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New Greek election looms

Greece moves closer to snap elections after the biggest party head launches new attacks on Alexis Tsipras

Greece flag. Picture: AFP
Greece,Greece economic crisis,Greeces government,Antonis Samaras,Alexi Tsipras
World

ATHENS - Greece moved closer to a second snap election on Wednesday when the head of the biggest party launched a new attack on radical leftist Alexis Tsipras, saying his plans for a new government would push the country out of the euro zone.

New Democracy leader Antonis Samaras said in a televised statement that he hoped Tsipras would "come to his senses" before they met for coalition talks later on Wednesday.

Tsipras, riding a wave of public disgust with economic hardship in last Sunday's election, has demanded that Samaras and socialist PASOK leader Evangelos Venizelos tear up their 130-billion euro bailout deal with the EU and IMF.

Samaras said this would be "a certain and immediate disaster".

Tsipras, whose Left Coalition SYRIZA came second in the election, received a three-day mandate on Tuesday after Samaras gave up after only a few hours.

He was due to meet both Venizelos and Samaras later on Wednesday but there seems virtually no chance of agreement on a workable coalition to end Greece's post-election limbo.

Samaras added: "The Greek people did not give a mandate for the country to collapse or exit the euro zone.

The exact opposite." He said Tsipras's stance indicated he was ruling out an alliance with New Democracy.

Tsipras, 37, refused to budge, saying coalition talks with the mainstream parties would only have meaning if Samaras and Venizelos agreed to revoke "barbaric austerity measures".

In a speech to trade unions and employers as part of his coalition talks, Tsipras added: "If the euro and the eurozone is threatened, it is threatened because of the austerity measures which were first applied in this country, as it was chosen to serve as a guinea pig."

Tsipras aides said he would send a letter to European Central Bank chief Mario Draghi, European Commission head Jose Manuel Barroso and EU Council President Herman von Rompuy on Wednesday saying that the rescue deal - the only thing keeping Greece from bankruptcy - was no longer binding because Greeks had voted against it.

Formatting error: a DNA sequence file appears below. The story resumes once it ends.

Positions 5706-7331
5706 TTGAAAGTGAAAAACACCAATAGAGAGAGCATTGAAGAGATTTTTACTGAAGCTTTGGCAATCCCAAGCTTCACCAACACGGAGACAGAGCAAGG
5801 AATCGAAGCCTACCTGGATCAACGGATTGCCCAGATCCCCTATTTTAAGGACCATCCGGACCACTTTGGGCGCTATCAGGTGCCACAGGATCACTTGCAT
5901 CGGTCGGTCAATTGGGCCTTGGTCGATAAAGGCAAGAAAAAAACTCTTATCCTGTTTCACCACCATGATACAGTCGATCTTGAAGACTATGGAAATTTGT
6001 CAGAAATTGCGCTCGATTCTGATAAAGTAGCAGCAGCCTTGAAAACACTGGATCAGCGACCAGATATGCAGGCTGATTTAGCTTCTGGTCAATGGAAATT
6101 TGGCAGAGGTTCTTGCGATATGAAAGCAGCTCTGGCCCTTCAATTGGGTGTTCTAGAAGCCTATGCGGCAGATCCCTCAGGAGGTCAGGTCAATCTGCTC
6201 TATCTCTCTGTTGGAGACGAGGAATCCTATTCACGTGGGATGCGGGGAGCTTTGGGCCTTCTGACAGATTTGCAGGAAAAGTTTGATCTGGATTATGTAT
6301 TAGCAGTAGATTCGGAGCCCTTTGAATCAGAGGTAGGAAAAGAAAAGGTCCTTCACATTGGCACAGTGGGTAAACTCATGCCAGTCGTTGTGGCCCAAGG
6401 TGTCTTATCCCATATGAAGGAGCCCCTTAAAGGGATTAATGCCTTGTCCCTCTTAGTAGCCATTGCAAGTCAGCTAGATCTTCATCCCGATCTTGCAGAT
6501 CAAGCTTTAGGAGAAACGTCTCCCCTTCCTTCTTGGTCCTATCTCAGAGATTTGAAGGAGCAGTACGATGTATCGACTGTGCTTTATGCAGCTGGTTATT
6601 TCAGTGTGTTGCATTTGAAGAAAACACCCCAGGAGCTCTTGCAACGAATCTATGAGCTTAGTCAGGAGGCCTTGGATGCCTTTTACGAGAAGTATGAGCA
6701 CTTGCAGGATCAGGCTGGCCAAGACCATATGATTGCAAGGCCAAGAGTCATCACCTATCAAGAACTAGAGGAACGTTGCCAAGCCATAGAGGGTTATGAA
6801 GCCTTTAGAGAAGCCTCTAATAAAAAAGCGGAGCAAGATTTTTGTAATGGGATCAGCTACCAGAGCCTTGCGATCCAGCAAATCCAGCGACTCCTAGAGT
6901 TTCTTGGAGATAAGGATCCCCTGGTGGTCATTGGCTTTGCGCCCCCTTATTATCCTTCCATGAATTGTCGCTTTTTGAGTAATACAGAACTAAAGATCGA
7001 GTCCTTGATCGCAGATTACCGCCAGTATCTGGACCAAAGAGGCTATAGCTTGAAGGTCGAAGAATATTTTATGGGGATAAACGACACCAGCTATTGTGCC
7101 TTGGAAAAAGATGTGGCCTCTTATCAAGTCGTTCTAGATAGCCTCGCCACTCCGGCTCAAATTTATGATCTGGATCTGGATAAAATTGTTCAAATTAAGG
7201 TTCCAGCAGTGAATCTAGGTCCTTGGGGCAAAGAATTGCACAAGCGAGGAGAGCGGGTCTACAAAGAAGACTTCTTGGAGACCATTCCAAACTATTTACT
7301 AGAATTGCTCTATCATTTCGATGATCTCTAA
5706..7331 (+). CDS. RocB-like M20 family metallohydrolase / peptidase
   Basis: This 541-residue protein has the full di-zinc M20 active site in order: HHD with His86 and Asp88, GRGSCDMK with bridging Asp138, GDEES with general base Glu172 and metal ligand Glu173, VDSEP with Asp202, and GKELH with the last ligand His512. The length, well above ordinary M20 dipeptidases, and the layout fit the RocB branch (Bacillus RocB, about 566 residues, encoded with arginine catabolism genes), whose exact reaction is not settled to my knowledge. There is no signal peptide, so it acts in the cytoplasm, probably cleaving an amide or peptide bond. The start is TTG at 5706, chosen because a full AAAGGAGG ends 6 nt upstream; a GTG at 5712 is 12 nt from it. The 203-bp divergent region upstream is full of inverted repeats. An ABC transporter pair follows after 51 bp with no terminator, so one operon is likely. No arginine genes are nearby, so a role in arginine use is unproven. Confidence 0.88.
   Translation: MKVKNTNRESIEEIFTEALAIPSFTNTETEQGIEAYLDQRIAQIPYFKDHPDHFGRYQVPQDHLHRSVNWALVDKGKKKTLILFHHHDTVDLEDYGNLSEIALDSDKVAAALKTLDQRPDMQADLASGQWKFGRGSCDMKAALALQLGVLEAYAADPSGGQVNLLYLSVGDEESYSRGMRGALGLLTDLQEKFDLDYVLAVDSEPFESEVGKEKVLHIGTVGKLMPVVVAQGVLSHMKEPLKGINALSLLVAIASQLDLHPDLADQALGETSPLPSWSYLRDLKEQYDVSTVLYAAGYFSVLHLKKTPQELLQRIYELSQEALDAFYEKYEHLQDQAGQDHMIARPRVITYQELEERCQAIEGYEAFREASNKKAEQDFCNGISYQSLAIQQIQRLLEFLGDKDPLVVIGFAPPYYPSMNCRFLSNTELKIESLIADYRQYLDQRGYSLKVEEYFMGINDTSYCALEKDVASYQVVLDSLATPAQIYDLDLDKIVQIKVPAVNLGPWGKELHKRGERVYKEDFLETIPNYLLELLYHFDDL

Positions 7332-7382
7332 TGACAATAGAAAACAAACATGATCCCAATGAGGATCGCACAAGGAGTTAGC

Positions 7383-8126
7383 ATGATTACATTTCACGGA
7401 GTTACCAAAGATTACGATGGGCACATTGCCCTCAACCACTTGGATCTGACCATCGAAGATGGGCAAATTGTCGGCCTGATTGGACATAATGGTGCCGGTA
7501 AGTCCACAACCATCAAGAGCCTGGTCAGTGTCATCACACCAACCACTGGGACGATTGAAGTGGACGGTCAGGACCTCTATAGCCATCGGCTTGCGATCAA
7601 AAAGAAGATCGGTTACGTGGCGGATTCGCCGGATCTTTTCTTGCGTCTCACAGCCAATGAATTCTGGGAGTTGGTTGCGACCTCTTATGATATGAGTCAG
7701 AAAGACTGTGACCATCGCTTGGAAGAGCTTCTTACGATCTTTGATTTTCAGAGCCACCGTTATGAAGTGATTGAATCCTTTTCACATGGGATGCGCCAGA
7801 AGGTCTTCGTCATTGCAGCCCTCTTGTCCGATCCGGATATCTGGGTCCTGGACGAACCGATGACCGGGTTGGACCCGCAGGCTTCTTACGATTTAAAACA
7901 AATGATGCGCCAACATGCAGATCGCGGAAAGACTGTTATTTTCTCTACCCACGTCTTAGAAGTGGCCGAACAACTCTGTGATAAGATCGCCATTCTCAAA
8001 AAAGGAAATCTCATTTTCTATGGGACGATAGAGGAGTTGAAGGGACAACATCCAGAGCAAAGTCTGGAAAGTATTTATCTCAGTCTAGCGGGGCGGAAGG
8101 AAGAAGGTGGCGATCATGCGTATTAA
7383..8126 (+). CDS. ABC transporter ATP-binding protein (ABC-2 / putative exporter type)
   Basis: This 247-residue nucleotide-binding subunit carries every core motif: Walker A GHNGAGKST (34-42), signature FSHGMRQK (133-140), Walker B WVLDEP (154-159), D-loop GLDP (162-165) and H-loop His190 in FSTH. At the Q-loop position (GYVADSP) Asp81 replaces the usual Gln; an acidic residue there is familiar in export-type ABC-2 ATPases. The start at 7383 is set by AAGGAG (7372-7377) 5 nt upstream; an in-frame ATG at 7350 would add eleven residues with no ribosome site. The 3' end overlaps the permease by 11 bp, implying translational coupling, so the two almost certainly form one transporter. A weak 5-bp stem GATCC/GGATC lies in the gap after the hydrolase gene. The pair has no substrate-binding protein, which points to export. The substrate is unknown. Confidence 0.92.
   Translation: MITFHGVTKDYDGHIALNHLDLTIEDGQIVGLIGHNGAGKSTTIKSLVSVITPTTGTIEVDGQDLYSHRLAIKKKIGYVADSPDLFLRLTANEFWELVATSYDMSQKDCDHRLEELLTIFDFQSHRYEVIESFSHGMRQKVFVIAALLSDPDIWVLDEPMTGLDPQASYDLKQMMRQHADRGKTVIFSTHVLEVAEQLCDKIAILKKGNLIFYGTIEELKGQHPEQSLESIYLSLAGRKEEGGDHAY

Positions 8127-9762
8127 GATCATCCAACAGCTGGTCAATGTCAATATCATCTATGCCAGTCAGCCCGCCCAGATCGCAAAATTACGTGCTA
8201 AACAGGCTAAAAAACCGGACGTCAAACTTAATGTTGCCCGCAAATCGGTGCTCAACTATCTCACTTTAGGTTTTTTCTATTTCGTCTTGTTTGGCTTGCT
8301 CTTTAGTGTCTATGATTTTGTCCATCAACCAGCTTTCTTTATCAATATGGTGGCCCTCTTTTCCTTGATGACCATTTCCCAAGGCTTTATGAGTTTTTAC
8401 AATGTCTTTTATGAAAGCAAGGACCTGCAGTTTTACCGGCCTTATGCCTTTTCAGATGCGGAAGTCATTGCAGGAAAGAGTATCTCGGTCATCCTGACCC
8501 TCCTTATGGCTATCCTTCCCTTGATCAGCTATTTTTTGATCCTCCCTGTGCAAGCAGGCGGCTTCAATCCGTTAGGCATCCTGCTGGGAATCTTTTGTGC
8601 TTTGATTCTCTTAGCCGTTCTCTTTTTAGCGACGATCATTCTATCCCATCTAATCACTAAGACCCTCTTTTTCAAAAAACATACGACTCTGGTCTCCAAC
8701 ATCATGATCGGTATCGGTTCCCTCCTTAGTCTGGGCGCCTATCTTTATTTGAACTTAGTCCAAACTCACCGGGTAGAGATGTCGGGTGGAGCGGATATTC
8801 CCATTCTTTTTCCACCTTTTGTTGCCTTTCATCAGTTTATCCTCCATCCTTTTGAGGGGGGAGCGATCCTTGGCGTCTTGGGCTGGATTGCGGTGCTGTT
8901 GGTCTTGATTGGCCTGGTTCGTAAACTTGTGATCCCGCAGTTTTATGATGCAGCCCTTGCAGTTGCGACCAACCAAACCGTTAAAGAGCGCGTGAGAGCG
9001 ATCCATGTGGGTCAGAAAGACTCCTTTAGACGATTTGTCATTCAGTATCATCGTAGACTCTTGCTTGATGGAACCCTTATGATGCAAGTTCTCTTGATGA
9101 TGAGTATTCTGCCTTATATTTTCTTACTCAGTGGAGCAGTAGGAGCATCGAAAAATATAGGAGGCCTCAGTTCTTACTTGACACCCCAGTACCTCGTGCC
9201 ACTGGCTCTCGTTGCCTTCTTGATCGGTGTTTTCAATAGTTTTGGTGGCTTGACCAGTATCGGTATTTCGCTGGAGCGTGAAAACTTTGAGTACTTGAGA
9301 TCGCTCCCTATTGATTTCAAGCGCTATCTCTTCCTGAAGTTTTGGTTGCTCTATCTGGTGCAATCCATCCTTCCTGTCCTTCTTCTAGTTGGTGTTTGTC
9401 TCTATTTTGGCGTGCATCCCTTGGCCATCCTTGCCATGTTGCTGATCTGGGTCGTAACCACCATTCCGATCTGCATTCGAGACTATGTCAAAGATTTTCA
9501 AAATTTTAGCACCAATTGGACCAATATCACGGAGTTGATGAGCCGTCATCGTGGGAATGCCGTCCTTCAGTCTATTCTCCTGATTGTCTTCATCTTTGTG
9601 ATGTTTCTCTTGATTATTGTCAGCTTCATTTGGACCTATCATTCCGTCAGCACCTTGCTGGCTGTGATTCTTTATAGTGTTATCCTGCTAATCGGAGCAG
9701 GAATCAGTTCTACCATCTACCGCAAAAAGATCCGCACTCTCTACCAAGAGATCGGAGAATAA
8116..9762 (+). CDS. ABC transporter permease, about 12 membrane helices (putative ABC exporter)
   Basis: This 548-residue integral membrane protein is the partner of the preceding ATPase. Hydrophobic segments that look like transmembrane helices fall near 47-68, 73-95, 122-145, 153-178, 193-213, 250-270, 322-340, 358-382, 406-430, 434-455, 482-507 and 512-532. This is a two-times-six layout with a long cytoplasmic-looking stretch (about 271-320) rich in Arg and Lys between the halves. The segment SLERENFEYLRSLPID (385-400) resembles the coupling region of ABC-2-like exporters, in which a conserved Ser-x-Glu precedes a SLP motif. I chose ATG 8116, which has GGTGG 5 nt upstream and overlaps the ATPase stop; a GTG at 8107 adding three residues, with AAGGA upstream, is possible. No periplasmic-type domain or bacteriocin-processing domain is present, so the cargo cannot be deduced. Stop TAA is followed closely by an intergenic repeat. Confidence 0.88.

He has also asked to meet French president-elect Francois Hollande, aides said. Analysts say the success of Hollande, who wants to challenge German-led austerity policies in Europe, had encouraged Greeks to vote against the bailout.

EUROPEANS RULE OUT NEW DEAL

European leaders have said repeatedly since the election that there is no alternative to the bailout if Greece wants to stay in the euro.

If Tsipras fails, the baton will pass to Venizelos, and if that doesn't produce a government, Greece is likely to have a new poll in around three to four weeks, with major questions over whether that would clarify or worsen the situation.

Greek newspapers attacked politicians for playing dangerous games and said elections loomed.

Many Greeks seemed unaware of the depths of the crisis created by the election but some expressed alarm.

"People voted with anger not with reason," said 51-year-old widow Maria Savelona.

"Tsipras lives in his own world. God help us, what is this? I'm afraid we will be kicked out of the euro and he thinks he is our saviour?"

Investment bank J.P. Morgan said in a note that if support returned to PASOK and New Democracy in a new poll, Greece might stay in the euro, with possible modifications to the bailout deal. But otherwise "exit from the Euro area will become very likely."

Megan Greene, senior economist at Roubini Global Economics, said that even if a pro-bailout coalition could be formed after a second election it would be weak and face extreme hostility from other parties in trying to meet austerity targets.

"A pro-bailout coalition could therefore provide a solution that might last for months, not years," she said.
New Democracy and PASOK had been ruling jointly in an uneasy coalition that negotiated last year's bailout, which saw lenders demand ever-deeper spending cuts in a country already suffering its fifth year of recession.

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